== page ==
To further defend the design of this production, I also appreciated how the “lightscape” made sharp and abrupt transitions from Blanche’s memories to the tenement reality. I liked how the shadow of the “Flores para los Muertos” flower seller loomed on the door like a harbinger of doom. I liked how the Mansion Image dominated the bed and the set, seeming to both suck Blanche’s soul into a whirlpool of memory, and to crush Stanley’s marriage with the threat of the past.

I really liked Courtney Patterson’s work as Stella. For the first time, I saw a complex woman who has chosen her mate and her life, not a meek punching-bag lost to her brutish husband. For the first time I could understand why she chooses Stanley over Blanche. This is a Stella who is infinitely more interesting than any I have seen before.

Which brings me to the ending. For the first time, the Doctor doesn’t come across as a cruel jailer come to seal Stanley’s victory. He is a genuinely kind man, who instantly sees what Blanche needs, and provides the “kindness of strangers” that is such a cold substitution for the kindnesses she really craves. In that instant, all the elements of the play come together, the guilt and desire and emptiness of Blanche, the anger of Mitch, the smug victory of Stanley, the guilty relief and sadness of Stella. Add to that the realization that this is probably the best thing that could happen to Blanche, that, cold as the Doctor’s kindness is, it is far warmer than anything else she has experienced, that this could actually be “happy ending” for her, and you’re left with an incredibly complex emotional punch to the gut unlike anything you’re likely to see this year.

And, for the record, I found Carolyn Cook’s Blanche to be incredibly steamy and sexy and erotic in almost every scene. One tends to wonder exactly what Mr. Brock does find sexy.


-- Brad Rudy (BKRudy@aol.com)


[POST A COMMENT REGARDING THIS REVIEW]
by StaceyLucas
Bravo. This is one of the best reveiws I've ever read. And I'm not just saying it because I work for Georgia Shakespeare. You really should do this for money, you know.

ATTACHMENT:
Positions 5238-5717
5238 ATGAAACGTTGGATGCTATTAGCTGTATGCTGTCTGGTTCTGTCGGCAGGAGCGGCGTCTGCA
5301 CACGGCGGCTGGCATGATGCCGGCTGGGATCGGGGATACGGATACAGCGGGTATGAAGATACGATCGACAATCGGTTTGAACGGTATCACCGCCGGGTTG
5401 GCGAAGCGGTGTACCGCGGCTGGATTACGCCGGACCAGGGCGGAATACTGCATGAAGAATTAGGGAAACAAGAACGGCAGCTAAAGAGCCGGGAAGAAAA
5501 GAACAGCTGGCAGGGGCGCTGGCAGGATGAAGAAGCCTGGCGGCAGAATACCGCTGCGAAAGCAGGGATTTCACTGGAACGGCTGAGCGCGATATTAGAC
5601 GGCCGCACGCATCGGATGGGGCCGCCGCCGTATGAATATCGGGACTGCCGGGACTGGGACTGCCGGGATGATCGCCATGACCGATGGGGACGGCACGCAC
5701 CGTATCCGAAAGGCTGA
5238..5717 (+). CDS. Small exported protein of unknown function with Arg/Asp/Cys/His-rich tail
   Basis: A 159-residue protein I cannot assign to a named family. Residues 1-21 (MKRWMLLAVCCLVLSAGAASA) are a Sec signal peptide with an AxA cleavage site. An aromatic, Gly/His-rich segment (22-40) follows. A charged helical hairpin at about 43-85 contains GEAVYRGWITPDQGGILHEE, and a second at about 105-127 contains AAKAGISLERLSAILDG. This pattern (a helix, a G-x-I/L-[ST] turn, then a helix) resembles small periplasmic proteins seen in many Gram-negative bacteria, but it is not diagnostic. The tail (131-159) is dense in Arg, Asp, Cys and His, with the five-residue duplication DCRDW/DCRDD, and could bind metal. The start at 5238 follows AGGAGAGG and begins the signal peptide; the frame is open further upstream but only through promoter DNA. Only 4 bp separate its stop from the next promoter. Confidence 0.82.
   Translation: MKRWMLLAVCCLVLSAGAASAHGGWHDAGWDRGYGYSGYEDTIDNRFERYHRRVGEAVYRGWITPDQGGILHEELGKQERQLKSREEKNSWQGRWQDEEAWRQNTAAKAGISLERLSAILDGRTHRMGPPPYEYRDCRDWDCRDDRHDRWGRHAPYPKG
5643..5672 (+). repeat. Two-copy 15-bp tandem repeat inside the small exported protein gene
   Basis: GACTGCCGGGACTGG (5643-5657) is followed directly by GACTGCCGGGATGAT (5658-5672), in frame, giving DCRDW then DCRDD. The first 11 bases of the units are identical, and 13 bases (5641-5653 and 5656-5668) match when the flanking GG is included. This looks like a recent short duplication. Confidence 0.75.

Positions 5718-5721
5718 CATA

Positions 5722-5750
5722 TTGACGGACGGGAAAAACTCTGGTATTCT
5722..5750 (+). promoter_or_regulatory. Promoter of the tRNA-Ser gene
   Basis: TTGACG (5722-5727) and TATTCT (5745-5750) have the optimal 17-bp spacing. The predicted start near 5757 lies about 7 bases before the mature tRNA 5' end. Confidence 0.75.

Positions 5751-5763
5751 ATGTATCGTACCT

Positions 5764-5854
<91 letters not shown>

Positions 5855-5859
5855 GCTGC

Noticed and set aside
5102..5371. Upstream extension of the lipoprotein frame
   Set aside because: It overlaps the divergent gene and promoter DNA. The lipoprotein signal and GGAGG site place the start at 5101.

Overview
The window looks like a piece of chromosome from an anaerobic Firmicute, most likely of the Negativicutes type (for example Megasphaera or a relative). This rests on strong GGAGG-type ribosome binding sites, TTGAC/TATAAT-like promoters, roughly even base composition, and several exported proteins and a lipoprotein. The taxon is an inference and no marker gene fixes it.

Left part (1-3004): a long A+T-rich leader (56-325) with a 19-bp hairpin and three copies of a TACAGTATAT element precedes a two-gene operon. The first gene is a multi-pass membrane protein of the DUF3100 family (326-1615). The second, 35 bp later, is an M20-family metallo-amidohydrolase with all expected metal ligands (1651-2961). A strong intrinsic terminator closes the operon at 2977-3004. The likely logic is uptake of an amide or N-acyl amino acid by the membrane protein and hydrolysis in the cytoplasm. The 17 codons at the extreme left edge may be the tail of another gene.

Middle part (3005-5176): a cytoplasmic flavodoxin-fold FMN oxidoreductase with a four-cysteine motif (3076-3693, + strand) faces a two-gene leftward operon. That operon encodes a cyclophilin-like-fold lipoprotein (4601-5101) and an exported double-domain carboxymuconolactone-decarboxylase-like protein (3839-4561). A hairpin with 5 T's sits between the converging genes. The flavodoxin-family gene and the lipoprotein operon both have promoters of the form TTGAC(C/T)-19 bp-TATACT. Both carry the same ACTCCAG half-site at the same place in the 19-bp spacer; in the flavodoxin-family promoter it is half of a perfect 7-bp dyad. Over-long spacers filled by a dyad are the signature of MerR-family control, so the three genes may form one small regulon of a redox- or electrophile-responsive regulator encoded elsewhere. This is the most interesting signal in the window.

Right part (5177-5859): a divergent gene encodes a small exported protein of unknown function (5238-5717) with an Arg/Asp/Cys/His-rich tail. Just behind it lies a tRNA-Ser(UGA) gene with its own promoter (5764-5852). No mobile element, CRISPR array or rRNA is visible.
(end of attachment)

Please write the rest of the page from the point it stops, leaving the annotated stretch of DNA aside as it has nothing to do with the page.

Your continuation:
You mean there's someone who'll pay me to do this? :-) by Dedalus
Thanks for your kind words. In all seriousness, I'd make a lousy professional reviewer -- for example, I don't like to post negative reviews until after a show has closed, and I'm very good at letting "back reviews" accumulate. I write these primarily for myself, and I post them to start discussions.
Wendell & the show by chapeldog
I saw Street Car and was quite impressed with the show. I thought there were some overly long "acting moments" and the show should run about 20 minutes shorter - BUT it is very well done.

The play for me is not about just sex - it is about the fight for control of Stella - who gets her Blanche or Stanley? It's really about the threat to the relationship between Stanley and Stella and Blanche's need for bringing back a piece of her life that she desperately needs.

My only criticism is the set - that piece of the puzzle left me wondering "Why?" Not much of a set for this play. It did leave me feeling like everything was pulled back from the audience, and the opportunities to block scenes like the critical end and the beginning of the play were extremely limited by the choice to make the bedroom so prominant.

Wendell seems to be getting worse and worse at reviews - they aren't really reviews, they are bizzarre opnion pieces - poorly informed pieces at that. Maybe they should just publish him in the editorial section rather than hire him to be a Theatre critic.

One note - I am not sure that Stella chooses Stanley over Blanche in the end - I have always felt that the end implies that Blanche leaves Stanley (as written by Williams - not the choice for the staging of the GSF production).